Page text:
Returning to class from Yosemite, I had to give a mindless demo of different ways to create textures or to give a sense of surface in a painting. I say mindless because it was simply a blank piece of paper and a bunch of different examples of stamping, lifting, spraying, splattering, smudging, dripping etc . . . .all with no image or intention of making a painting.
Meanwhile, in the back of my mind was a vision I had seen through the eyes of a zoom lens . . . .the face of one of the sheer granite walls towering hundreds of meters above my place on the valley floor. Full grown trees grew out of cracks on the stone! Yet those trees and the abstract patterns in the rock had me buzzing inside.
I took the demo sheet home and began experimenting with more textures and colors and ‘stuff’ just to see what I could come up with that **might** suggest those walls and their abstractions on that same sheet . . .just slobbering layer over layer.
Often, it is the coming together of sheer experimentations and the visions from inspired ideas that create works which arrest a viewer and hold their interest . . . .much more that a tired scene of something everyone knows.
Clearly, to be different, one must do different things at the easel. The painter must allow the paint to act like paint rather than conform to some notion about looking like something else. Experiments can show us painters new ways to consider our beautiful mediums. In fact, I believe most of our work as artists must be connected to experimenting.
It usually has to do with relationships. What relationships, you ask?
How red might behaves next to green will be different than how it behaves next to, say for example, violet. How one value reads next to a darker value might be quite different in how it might read next to a more medium value. In other words, everything in every painting reads in the context in which it lies. If a triangle shape is the only triangle in a group of many circles, the triangle will seem way out of place, or will absolutely draw the eye due to its’ difference. (contrast!)
As I was painting this piece, the tops of the dark cypress (seen over the edge of the ridge and between the face of the big bluff) they drew the eye away from the focal point at the top left of the painting. Not good! So . . .how to fix it? It was merely a value relationship problem: the bluffs were lighter in value then . . .I had established a contrast that wasn’t consistent with the rest of the painting. Darken the cliff face . . .and keep the color contrasts at a minimum . . .was the solution.
Several difficulties like this arose all through this painting. The beach and the edges along the foam and sand were dangerously distracting the eye, also. Again, value differences and sharply defined edges (sudden value changes) pulled the eye away from what was important in the painting. The beach is meant as a quiet area to rest the eye, not attract it. The white of the foam had to be calmed, the edges blurred, the values brought closer were all slight but significant adjustments that were needed for all the different pieces in that area to relate and act as a whole, rather than individual parts.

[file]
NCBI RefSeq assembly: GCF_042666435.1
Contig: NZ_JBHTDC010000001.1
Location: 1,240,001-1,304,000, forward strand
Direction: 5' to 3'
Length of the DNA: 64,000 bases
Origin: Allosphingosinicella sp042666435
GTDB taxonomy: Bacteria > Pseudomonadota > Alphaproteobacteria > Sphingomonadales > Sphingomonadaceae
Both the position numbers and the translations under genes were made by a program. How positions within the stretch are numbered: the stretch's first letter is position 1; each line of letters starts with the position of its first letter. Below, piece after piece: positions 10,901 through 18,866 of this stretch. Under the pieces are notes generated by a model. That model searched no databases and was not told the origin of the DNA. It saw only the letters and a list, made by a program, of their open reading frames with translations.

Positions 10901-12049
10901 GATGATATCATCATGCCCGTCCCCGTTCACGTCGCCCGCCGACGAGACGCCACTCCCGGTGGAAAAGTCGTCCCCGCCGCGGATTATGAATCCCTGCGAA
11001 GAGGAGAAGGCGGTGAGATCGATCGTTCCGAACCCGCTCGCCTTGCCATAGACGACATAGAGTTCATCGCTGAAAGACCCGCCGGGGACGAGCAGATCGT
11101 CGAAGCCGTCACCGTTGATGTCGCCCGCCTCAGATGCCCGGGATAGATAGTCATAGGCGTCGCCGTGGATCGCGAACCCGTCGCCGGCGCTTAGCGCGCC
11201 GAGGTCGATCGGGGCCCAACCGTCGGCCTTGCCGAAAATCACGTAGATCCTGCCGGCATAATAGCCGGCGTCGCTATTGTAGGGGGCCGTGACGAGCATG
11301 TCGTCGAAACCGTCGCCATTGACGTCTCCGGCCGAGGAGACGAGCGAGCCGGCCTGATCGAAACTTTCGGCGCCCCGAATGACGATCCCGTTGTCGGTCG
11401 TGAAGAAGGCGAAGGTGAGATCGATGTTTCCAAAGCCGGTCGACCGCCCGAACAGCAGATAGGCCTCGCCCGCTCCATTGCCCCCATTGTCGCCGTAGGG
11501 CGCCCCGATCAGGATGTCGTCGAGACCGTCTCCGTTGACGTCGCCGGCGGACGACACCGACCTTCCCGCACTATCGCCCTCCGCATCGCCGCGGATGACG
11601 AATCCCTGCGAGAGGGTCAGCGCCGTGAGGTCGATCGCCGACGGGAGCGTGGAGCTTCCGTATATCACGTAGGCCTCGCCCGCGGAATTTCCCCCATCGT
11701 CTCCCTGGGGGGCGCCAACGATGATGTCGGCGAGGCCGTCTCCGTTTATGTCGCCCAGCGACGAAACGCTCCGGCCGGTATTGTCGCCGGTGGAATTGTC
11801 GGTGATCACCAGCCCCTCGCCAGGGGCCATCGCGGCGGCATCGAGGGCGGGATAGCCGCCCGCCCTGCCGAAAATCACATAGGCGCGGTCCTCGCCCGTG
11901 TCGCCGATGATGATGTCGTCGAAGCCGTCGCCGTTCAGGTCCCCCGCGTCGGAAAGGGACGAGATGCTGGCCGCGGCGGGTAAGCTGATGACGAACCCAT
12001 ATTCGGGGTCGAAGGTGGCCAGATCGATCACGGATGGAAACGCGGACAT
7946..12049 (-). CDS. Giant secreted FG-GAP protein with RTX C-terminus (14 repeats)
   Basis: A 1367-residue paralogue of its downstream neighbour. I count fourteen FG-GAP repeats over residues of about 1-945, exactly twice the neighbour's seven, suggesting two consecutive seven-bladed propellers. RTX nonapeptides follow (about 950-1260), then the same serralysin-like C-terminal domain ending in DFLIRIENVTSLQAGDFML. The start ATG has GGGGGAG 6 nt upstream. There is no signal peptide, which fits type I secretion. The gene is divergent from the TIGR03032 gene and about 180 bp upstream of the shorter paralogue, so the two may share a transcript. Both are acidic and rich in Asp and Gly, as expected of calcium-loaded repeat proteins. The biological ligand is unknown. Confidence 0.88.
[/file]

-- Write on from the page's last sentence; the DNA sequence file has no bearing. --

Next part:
Contrasts are what make a painting work, but building harmonies with them and setting up transitions and gradations between contrasts is a great challenge. It goes beyond painting “things” and “details.” As artists, our charge is to paint relationships.
There are times in the studio when one needs to exercise the creative muscle, if, for nothing else, to regain it’s strength . . . . . and to experience something new . . . even if it doesn’t come out right.
Early yesterday morning, I was busy working on a lesson for a class. This idea came to mind as a way to break open barriers to doing something new and different. My classes are encouraged to CREATE. And I attempt to give the participants access to some possible paths they might employ to start the creative thought process. Those hints lie in the seven elements of design, Line, Size, Shape, Direction, Color, Value and Texture.
In this exercise, I took each of the elements and asked myself “What could I do with______? (Insert one or more elements). First, I decided on a dominance which had to pervade the picture space . . . .that, of course, sets up the environment for contrasts and harmonies. Here I chose a yellow green dominance (color) with violet contrasts. Also, I sought an angular dominance (line and shape). By subdividing the shapes into angular ‘shards’ (shape) I created a repetition which set texture dominance. You can also see a diagonal dark crossing the vertical composition which adds other contrasts (value, color and direction).
Some wonder about the disappearance of ‘spontaneity’ in this kind design planning. All the above paragraph does is set a framework under which the artist can explore different design choices. By doing so, the artist assures a degree of success while stretching the imagination. The outcome is that the artist can see more easily the results of interrelationships of the elements. It is in that stretching, exploration and acquiring new experience that can contribute a spontaneous insertion of *knowledge* into future works. All paintings cannot be masterpieces, but they can certainly be part of the cumulative experience which leads to anticipating outcomes and, thus, mastery
My opinion is that doodles are often ideas trying to be expressed. It might be the subconscious trying to tell the conscious mind that there is something afoot . . . an idea is brewing. So, why don’t more artists consider those ideas as something to develop on canvas or paper?
Returning from a trip last weekend, I sat in front of the TV and discovered an urgent need to have a pencil and paper in my hands. Grabbing a scratch pad and pen, I started doodling. Soon, I was playing with flat shapes . . . .overlapping them, shading them, stacking them . . . .just fiddling with no intent other than to see what showed up.
The next thing I knew was one was speaking to me with “paint me!” written all over it. So I began it. For three days I have worked on this piece to develop it at the easel. With nothing to look at other than the doodle, the mental gymnastics ensued. One finds quickly what design concerns are when confronted with working out a non objective painting . . .and why it is soooo important to understand the ins and outs of sound design.
The very issues that tease us artists in making ANY painting of ANY subject successful come quickly to confront the artist in non objective work. Whether a subject is realistic or not, how it fits into the rectangle, how all the parts relate or conflict and how the eye works through the piece are only parts of the whole puzzle in any painting. Non objective work gives the artist no hints. It all has to come from the thoughts and intuition of the artist. It is mental exercise of very high order. Whether this one fails or succeeds, what counts is the strengthening of creative muscles through the exercise and answering the creative urge.